Presented by Ibus Media
IKEA is the epitome of Sweden and completely ingrained in Swedish life. As a Newbie in Sweden, you can truly never fully understand the Swedes if you don’t understand IKEA! For many Swedes living abroad, a trip to the local IKEA store will help cure any homesickness.
Starting with the stores themselves, their humongously large industrial steel structures in yellow and blue (the colours of the Swedish flag), the Hej! at the entrance doors, the Scandinavian design and colour palette of the furnishings, together with the food and drinks in the café and restaurant, all showcase what Sweden is and to expats brings back memories of home. Add to that the various showrooms looking like the average Swedish home, the wide selections in the market hall (including cheese slicers and proper tea mugs), the orderly queues at the checkouts, all the way through to the Swedish grocery shop at the exit. A trip to an IKEA store will give you an insight into Swedish design and homelife well before you get invited to a real one.
Where did the name IKEA come from?
The name IKEA is taken from the name of the founder, Ingvar Kamprad, and where he grew up; this was a small farm called Elmtaryd in the village of Agunnaryd, located in the county of Småland, southern Sweden. Starting his business, Kamprad’s aim was to ensure everyone could improve their everyday life by affording practical, yet stylish and modern, furniture. When Kamprad passed away earlier this year, he left behind him 313 IKEA stores in 38 countries/territories. Most of the stores are owned by the IKEA Group, whereas some are owned and run by franchises.
What about the product names?
Allegedly Kamprad wasn’t great at reading as he suffered from dyslexia, and he couldn’t remember number series. So instead he gave every product a name (and ironically they nowadays also have a barcode). To most non-Swedish speakers, many of the products have exotic sounding names, but there is a strict logic behind the names throughout the stores.
It is always tricky to learn a new language, but with some imagination, a trip to IKEA can be very helpful. Paying close attention, some of the product names can help you learn about Sweden, the other Nordic countries and also the Swedish language.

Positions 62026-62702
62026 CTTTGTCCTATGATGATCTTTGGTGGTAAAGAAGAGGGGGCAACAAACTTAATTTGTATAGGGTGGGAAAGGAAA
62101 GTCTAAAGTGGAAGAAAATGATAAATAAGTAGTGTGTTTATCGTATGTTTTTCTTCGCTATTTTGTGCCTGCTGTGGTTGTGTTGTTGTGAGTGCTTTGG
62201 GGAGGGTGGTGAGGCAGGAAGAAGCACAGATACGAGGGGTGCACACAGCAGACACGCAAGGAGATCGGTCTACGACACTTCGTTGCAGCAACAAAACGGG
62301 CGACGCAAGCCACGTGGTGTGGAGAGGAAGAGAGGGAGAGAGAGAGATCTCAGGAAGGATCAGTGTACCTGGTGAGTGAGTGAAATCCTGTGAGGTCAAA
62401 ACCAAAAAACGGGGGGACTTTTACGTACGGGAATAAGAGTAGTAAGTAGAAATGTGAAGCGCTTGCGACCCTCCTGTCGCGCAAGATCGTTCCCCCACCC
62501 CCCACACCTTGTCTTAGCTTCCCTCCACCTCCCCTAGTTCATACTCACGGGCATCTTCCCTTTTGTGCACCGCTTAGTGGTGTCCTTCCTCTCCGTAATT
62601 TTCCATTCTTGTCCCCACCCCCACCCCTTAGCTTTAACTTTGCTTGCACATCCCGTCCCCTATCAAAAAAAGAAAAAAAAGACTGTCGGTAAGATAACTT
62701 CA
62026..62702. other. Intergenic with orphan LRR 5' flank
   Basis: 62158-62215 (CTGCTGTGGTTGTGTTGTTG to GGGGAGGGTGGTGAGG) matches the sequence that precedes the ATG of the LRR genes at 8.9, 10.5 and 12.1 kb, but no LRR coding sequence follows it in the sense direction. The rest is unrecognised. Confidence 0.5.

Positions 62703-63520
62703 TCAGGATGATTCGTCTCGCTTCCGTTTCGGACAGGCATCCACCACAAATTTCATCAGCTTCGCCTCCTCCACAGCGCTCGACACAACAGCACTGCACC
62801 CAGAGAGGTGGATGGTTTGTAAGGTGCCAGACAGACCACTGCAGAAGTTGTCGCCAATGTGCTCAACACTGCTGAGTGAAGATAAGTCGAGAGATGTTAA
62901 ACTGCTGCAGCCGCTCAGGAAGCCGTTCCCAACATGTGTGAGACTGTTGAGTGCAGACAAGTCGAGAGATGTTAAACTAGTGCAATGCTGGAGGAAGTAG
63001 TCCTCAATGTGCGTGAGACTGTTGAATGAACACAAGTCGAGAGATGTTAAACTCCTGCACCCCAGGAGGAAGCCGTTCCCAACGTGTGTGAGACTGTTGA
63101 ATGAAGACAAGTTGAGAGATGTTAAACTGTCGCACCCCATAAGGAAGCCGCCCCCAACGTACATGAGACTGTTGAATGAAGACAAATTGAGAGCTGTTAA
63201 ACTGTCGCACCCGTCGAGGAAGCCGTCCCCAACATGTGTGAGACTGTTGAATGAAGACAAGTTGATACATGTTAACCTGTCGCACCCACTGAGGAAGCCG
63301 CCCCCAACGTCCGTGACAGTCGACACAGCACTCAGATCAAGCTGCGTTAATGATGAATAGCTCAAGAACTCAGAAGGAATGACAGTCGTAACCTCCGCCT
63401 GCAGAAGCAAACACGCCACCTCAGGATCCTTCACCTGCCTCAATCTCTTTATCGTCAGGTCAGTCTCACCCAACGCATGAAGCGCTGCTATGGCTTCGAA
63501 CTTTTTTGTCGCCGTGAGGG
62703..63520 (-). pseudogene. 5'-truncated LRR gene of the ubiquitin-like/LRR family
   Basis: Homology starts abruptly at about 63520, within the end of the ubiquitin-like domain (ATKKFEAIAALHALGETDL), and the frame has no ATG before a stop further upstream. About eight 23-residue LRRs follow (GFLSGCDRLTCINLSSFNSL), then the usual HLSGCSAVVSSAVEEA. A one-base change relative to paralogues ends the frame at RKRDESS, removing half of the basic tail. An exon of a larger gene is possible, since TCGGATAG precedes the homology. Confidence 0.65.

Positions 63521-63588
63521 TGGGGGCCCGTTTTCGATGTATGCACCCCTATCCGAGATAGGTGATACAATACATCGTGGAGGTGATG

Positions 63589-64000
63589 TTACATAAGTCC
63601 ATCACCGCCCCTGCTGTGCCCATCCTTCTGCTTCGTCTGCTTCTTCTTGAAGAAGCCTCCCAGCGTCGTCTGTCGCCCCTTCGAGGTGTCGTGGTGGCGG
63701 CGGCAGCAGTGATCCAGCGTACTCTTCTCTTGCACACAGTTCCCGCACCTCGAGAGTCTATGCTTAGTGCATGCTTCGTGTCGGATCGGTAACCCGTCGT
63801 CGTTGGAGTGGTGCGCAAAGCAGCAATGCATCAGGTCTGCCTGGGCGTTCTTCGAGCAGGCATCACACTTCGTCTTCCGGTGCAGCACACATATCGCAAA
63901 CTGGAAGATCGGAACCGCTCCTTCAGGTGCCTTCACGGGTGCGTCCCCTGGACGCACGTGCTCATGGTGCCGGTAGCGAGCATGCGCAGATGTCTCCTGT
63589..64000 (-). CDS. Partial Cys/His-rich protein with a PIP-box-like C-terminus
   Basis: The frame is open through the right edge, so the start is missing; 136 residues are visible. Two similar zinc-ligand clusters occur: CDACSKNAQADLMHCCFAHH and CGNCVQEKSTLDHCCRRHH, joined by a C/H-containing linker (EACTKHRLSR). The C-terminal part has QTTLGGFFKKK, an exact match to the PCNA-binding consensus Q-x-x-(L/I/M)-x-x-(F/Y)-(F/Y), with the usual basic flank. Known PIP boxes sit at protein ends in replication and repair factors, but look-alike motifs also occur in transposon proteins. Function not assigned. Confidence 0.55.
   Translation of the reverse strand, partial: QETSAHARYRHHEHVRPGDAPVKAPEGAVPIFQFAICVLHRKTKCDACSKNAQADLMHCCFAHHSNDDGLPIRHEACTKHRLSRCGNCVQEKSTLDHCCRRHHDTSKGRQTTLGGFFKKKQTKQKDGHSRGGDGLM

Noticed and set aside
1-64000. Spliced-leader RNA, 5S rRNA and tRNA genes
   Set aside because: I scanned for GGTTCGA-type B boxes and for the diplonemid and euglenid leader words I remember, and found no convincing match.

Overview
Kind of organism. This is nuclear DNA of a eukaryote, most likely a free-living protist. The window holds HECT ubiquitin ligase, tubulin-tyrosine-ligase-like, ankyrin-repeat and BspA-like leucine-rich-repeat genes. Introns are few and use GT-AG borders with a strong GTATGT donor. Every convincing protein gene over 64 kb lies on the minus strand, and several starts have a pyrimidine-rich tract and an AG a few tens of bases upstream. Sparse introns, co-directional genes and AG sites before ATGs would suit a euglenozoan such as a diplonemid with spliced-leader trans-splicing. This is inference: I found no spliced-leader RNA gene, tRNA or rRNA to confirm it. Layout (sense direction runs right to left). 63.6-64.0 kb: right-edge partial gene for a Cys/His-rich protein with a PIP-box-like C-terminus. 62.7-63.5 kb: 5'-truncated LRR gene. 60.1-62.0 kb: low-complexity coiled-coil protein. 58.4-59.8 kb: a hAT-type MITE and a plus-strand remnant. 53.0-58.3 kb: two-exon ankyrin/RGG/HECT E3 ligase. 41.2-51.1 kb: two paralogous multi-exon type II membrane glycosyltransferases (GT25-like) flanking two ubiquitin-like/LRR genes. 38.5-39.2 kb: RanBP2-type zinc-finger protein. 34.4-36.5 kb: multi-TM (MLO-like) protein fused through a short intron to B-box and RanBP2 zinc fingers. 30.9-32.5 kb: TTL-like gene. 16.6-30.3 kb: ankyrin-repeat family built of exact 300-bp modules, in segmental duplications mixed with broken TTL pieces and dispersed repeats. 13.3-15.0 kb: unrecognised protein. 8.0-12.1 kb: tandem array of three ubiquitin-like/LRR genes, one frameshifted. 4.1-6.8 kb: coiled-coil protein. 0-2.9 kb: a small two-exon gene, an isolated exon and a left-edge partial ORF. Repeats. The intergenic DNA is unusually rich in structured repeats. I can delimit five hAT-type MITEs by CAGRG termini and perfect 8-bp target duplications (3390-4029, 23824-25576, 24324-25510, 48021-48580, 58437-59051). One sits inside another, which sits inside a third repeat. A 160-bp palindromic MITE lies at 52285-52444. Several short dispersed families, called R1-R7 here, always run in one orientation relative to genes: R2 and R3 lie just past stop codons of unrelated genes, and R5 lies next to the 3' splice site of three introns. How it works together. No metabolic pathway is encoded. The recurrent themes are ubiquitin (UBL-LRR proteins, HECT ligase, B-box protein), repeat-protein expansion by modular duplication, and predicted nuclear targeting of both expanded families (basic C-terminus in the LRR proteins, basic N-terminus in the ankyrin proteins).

By looking at bathroom articles, you’ll learn the names of Scandinavian lakes, rivers, and bays. Garden furniture all carry the names of Swedish islands. The beds are named after Norwegian places, sofas are named after Swedish towns, and rugs after Danish towns. Chairs and desks have male names, and fabrics and curtains have female names.
When the evenings are getting darker, try some Godafton or Ljusnande candles. The former meaning ‘good evening’ and the latter ‘brightening’. You could also purchase the ceiling lamp Maskros, which means ‘dandelion’ and of course comes as a flatpack, Törstig (thirsty) is the name for some of the drinks glasses and Flyttbar (moveable) is the name of a kitchen trolley. The opportunities to pick up Swedish words are endless. However, throughout the years there has also been less successful product names in English speaking countries, including e.g. Fartfull (meaning quick or speedy), Jerker (a male name) and Lessebo (a village).
Be picky and you can grab real bargains
By doing your research (check what the Swedes have in their homes!) you’ll soon get a better understanding of the various collections at IKEA. Take for example the PS and Stockholm series; these products are at the top of the range when it comes to quality and design whereas IKEA 365+ are products for everyday cooking.
Looking at the more popular, the Billy bookshelf is space efficient, cheap and super versatile and can be found in many homes in Sweden and around the world. Other Swedish favourites are the Klippan sofa, seen in offices and homes alike. Many love the flexible armchair Poäng which combines Swedish and Japanese design. Others, including Joey Ingram, a professional online poker player, can’t live without the Markus chair. According to Ingram, this is one of the best chairs ever made for supporting and alleviating his chronic back pain, a problem that plagues most online poker players. Personally, I am in love with my bed from IKEA. My top tip is to select one of the top range beds and mattress toppers; still cheaper than products of competing quality from other stores.
Improve your IKEA knowledge
So next time you are asked to join a Swede in a trip to an IKEA store, see it as an invite to the ‘real Sweden’ and take the opportunity to learn more about your new country. However, if at all possible, try to avoid IKEA at weekends, and start the visit off with a trip to the restaurant. Walking around IKEA hungry is never a good idea!